While I’m still stewing over sloppy, thoughtless reporting on U.S. trade policy, let’s look at how simply parroting the conventional wisdom on these subjects can produce seriously misleading accounts of the effects on key specific industries as well as on the whole economy. In the process, national views of the options available for strengthening the weak recovery get grossly distorted.
According to innumerable recent articles, American domestic manufacturing is slumping largely because the U.S. dollar has been on a tear, especially since spring, 2014. (See today’s version of this tale at this link.) As a result, products that are Made in the USA cost more in overseas markets than their foreign-made counterparts. No argument with that, and over the past year, American exports of manufactures have indeed fallen – by 5.3 percent.
But consistent with the nature of trade, another side of the ledger needs to be examined: imports. Just as a strong currency cuts into the price competitiveness of American-made goods abroad, it has the same effect at home. In fact, during the last year, U.S. manufactures imports rose by 2.3 percent. And this matters for growth in the sector and the entire economy because factory imports over this stretch exceeded imports by nearly one-and-a-half times, or some $400 billion.
So recapturing the U.S. industrial markets that have been lost to foreign competition clearly will reap bigger growth (and surely employment) dividends than opening new markets abroad. Moreover, it’s bound to be far easier – because America inevitably will have more control over its own economy than over those of its trade rivals. Maybe someone could tell the (supposedly) export-obsessed Obama administration?
These patterns hold when drilling down into the manufacturing data as well – and the effects on the standard media narrative are just as dramatic. Take October 23’s New York Times story on how the woes of the world’s big (predominantly third world) raw materials exporters have been hammering U.S. manufacturing exports – both because these countries have been significant customers for American industry, and because the Chinese economic slowdown largely responsible for their woes is in itself depriving domestic U.S. manufacturers of vital sales. Construction and oil and gas field equipment were naturally identified by the Times as two sectors experiencing especially big blows.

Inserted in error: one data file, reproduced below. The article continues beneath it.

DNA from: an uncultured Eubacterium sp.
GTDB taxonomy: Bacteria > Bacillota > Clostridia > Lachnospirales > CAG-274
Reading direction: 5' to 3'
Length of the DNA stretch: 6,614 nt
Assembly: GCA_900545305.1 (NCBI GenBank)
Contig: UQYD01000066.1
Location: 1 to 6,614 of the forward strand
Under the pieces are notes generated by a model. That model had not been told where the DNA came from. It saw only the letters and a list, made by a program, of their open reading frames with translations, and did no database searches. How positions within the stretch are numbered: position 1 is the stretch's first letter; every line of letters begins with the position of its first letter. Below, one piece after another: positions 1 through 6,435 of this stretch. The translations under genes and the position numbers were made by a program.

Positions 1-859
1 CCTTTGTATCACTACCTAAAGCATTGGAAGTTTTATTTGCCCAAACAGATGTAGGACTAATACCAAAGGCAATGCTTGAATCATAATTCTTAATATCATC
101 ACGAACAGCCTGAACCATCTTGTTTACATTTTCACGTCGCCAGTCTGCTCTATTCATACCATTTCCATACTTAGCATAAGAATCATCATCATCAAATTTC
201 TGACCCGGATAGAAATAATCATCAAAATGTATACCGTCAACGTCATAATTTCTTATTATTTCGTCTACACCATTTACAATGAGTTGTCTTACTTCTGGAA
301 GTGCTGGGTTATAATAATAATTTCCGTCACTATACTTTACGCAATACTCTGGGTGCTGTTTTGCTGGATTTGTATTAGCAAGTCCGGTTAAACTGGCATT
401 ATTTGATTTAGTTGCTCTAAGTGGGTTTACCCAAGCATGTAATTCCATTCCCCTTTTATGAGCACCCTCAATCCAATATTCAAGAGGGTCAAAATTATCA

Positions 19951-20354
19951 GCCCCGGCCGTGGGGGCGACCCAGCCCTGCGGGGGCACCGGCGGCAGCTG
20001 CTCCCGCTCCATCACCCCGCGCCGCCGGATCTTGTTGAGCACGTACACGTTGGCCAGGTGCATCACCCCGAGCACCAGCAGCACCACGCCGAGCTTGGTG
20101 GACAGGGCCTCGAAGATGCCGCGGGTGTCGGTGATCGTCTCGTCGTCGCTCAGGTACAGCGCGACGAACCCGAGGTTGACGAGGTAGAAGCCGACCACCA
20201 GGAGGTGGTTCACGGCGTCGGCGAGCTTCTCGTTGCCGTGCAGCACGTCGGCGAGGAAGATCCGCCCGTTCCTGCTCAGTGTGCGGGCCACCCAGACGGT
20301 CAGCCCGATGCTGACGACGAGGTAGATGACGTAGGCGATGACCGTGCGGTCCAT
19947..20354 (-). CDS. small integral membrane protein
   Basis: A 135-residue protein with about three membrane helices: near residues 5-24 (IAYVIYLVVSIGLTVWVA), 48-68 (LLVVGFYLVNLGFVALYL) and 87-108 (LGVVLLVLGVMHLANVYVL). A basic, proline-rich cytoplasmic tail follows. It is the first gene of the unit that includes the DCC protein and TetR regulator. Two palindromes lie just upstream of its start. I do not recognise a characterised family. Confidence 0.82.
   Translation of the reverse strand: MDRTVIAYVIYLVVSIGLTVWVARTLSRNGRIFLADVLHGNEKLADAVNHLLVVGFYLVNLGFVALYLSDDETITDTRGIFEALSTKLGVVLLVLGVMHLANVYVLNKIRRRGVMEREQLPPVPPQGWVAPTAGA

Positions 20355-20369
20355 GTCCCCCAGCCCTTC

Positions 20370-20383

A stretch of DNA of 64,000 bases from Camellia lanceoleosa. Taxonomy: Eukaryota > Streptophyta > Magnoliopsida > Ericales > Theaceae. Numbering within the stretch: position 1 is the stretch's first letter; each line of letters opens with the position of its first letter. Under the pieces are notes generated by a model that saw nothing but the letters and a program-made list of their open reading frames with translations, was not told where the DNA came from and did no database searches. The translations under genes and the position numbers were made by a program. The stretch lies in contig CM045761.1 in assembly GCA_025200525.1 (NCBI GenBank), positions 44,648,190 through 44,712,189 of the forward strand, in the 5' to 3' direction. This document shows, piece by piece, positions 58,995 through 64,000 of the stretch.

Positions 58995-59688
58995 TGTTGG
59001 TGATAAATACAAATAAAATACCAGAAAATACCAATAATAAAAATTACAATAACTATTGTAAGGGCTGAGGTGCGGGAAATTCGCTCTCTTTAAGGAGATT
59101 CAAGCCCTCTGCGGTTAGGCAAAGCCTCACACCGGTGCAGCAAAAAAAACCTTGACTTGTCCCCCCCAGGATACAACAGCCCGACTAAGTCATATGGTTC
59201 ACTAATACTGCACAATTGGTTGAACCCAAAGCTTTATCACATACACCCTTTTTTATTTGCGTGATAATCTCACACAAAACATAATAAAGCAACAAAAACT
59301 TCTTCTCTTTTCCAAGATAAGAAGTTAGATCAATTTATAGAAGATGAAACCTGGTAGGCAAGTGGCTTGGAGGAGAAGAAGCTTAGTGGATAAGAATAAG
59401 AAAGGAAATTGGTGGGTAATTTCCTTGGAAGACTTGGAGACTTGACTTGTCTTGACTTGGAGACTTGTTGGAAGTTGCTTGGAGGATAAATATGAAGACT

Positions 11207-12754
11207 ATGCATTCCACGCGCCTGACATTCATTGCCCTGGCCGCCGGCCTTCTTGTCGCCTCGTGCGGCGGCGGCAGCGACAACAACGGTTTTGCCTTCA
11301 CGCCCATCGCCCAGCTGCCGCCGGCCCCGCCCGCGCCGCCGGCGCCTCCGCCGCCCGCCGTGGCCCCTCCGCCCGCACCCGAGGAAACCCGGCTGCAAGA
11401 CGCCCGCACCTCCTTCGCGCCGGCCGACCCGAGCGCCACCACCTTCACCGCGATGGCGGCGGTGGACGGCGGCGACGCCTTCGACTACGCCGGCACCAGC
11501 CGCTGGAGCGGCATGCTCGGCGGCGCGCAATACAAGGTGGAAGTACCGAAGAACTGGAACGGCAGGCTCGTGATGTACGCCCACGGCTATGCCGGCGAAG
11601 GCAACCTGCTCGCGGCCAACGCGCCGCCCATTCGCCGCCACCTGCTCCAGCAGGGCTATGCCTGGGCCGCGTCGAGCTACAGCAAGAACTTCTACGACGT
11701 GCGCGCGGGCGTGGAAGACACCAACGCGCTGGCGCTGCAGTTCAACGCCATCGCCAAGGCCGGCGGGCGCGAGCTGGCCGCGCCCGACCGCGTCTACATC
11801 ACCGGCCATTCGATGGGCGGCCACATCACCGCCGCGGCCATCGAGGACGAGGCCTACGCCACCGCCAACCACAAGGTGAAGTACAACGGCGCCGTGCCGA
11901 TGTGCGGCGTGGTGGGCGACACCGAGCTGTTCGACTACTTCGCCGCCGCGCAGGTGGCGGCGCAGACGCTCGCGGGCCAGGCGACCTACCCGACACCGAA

Sure enough, exports of both sets of products are off this past year – by an horrific 17.8 percent for construction equipment and by an even worse 19.9 percent for mining and oil and gas extraction equipment. The Times piece made clear that this commodity downturn also is affecting U.S. producers that buy this machinery. But it failed to observe that although American imports of the aforementioned energy-related goods during the same period sank by fully 11.4 percent, U.S. purchases of construction machinery actually rose by a healthy 9.4 percent. Interestingly, the export-to-import ratios for these categories differ significantly, too, with imports much greater than exports for construction equipment, but the reverse holding – by a wider margin – for the mining and energy machinery.
Exports are great to boost when the opportunity’s there, but the relentless growth of America’s overall and manufacturing trade deficits signals that that hasn’t been the case nearly often enough – at least not on a net basis. And the durability of this trend shows that this is the case both when the global economy is strong and when it’s weak. It’s high time, therefore, for both the media and the nation’s leaders to recognize the crystal clear story told by the numbers: When it comes to juicing growth and employment via trade, to paraphrase legendary political consultant James Carville, “It’s the imports, stupid.”